I find many non-profits tend to ignore key parts of the Fundraising Funnel or disregard it completely. You might never have heard of a Fundraising Funnel or haven’t thought too much about it. But it’s one of the fundamentals of fundraising. It has to run through everything your organisation does if you’re going to have a successful fundraising strategy.
So I want to write a few posts about it, starting with this one.
The thing is…you’re currently sitting in a bunch of people’s funnels! They might be Sales Funnels, Prospect Funnels, Loyalty Ladders, Purchase Funnels, Customer Funnels, Marketing Funnels…whatever.
Whatever they’re calling them, it’s the interaction to get your more committed, more loyal, and spending more money. Call now for information. Apply for a loyalty card. Collect 5 tokens. Sign-up now to get free alerts. It’s every touch point and the call-to-action that goes with it.
You can’t even imagine how many sales and marketing manager’s funnels you’re sitting in right now.
More than that…you are almost certainly running your own Fundraising Funnel for your organisation right now without even thinking about it. It’s quite natural.
But the point of these posts is to get you thinking about it in a more considered and systematic way. And to help you improve every stage so you get more donors…quicker…and cheaper.
Let me show you a sample Fundraising Funnel…one of my favourites that I’ve used successfully a number of times.
Very simply it might look like this:
Your organisation decides to host an information event for the public. Perhaps your CEO will speak about the latest developments in the are or one of your front-line staff might offer advice on how to support someone who is affected by the issue. Out of your 1000 followers on Facebook maybe 50 say they’re interested in the event and maybe 10 people actually turn up. Great!
The event is successful. It’s nothing glamorous. Literally just some seats put out in your offices. And tea and coffee. Your speaker was good and engaging and there were a handful of questions from the guests. At the end you pass round a form to capture attendees contact details if they’d like to be kept up-to-date on news and events and fundraising. Out of the 10 people there maybe 9 give their phone number.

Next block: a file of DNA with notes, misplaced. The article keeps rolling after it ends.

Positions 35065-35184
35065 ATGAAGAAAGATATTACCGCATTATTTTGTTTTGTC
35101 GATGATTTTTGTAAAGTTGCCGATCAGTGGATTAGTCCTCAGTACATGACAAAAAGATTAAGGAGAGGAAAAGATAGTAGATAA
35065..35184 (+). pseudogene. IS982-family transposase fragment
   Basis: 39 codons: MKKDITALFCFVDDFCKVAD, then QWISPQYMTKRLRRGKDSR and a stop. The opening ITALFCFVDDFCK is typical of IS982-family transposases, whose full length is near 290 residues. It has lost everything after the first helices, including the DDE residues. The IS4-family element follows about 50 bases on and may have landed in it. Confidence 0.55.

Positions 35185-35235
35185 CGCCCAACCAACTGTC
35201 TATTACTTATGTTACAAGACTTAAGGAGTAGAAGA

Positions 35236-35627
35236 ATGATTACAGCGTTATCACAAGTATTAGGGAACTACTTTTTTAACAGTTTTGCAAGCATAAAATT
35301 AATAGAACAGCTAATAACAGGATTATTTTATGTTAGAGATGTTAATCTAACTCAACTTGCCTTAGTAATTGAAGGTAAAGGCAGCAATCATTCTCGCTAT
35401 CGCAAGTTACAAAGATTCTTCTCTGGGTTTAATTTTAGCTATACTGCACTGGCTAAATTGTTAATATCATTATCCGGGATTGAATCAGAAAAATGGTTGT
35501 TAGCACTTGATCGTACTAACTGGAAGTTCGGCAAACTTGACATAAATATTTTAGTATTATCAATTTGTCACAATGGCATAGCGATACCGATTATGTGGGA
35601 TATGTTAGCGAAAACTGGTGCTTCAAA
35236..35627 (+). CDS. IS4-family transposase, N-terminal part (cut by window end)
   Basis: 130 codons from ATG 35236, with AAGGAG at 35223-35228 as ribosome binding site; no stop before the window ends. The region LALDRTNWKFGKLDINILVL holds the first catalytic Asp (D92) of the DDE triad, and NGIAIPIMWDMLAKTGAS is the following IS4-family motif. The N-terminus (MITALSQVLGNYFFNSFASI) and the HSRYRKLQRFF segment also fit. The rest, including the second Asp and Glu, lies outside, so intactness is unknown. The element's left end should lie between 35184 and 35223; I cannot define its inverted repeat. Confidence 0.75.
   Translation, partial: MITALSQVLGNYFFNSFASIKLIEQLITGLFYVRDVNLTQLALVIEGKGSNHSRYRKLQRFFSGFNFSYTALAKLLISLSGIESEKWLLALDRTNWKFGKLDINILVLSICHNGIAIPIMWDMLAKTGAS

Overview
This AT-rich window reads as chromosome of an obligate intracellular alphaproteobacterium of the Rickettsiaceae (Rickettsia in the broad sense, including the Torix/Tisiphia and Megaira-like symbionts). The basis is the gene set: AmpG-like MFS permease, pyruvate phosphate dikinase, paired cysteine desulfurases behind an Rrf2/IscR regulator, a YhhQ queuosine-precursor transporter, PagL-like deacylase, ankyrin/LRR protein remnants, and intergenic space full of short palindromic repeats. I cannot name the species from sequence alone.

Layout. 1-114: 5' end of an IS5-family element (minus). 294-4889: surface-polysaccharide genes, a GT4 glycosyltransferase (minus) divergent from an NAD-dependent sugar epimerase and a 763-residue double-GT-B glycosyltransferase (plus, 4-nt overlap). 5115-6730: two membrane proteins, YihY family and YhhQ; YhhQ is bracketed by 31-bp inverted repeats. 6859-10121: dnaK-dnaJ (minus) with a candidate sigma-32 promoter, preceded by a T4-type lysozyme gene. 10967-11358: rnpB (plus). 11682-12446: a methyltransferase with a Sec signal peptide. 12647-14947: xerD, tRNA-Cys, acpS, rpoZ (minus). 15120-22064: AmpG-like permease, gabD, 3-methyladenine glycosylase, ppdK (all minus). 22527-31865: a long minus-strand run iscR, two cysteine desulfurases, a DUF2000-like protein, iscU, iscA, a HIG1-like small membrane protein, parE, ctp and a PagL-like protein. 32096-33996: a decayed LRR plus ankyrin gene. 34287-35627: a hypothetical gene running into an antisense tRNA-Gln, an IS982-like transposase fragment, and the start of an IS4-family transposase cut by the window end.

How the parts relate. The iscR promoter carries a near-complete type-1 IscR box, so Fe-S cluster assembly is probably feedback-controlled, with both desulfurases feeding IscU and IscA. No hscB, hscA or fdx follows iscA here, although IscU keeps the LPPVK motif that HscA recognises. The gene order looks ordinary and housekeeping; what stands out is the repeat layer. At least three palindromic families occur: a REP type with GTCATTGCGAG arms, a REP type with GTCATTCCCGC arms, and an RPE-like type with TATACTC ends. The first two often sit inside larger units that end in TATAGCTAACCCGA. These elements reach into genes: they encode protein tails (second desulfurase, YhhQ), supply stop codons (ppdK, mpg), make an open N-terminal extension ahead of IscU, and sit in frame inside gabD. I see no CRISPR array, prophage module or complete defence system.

The next day you call them all to say ‘Thank You’! Thanks so much for attending…great to meet you…I hope you found it helpful. You ask the attendees if they have any feedback. What was missing? What else do they want to know? How could it have been improved? Great suggestions! Thank you! Out of the 9 people you tried to call you had a decent conversation with maybe 5 of them.
The following week you call them all back. Thanks so much again for attending last week. You got in to work this morning and they popped in to your head and you wanted to call them and only them because there’s this project your organisation is working on that you think might be of some interest to them. This is what it is…this is the problem…this is the solution…and so now you’re asking if they’d like to donate to it? Or help fundraise for it? Great! Thank you! Out of the 5 people you spoke to this time maybe 2 of them agreed to make a donation over the phone! Yay!
There’s a bit of work over a bit of time…but the lifetime value of those donors, and even of the individuals who dropped off at each stage and didn’t progress, is potentially huge. It makes the time you spent at each stage more than worthwhile.
That’s it. Nothing shiny or particularly innovative or groundbreaking. Just good, solid fundraising.
Over the coming series of posts I want to talk about other Fundraising Funnels that can work for you, how to get started, how to constantly get better at it, and more.
But in the next post I’m going to tell you the 2 biggest mistakes that organisations make.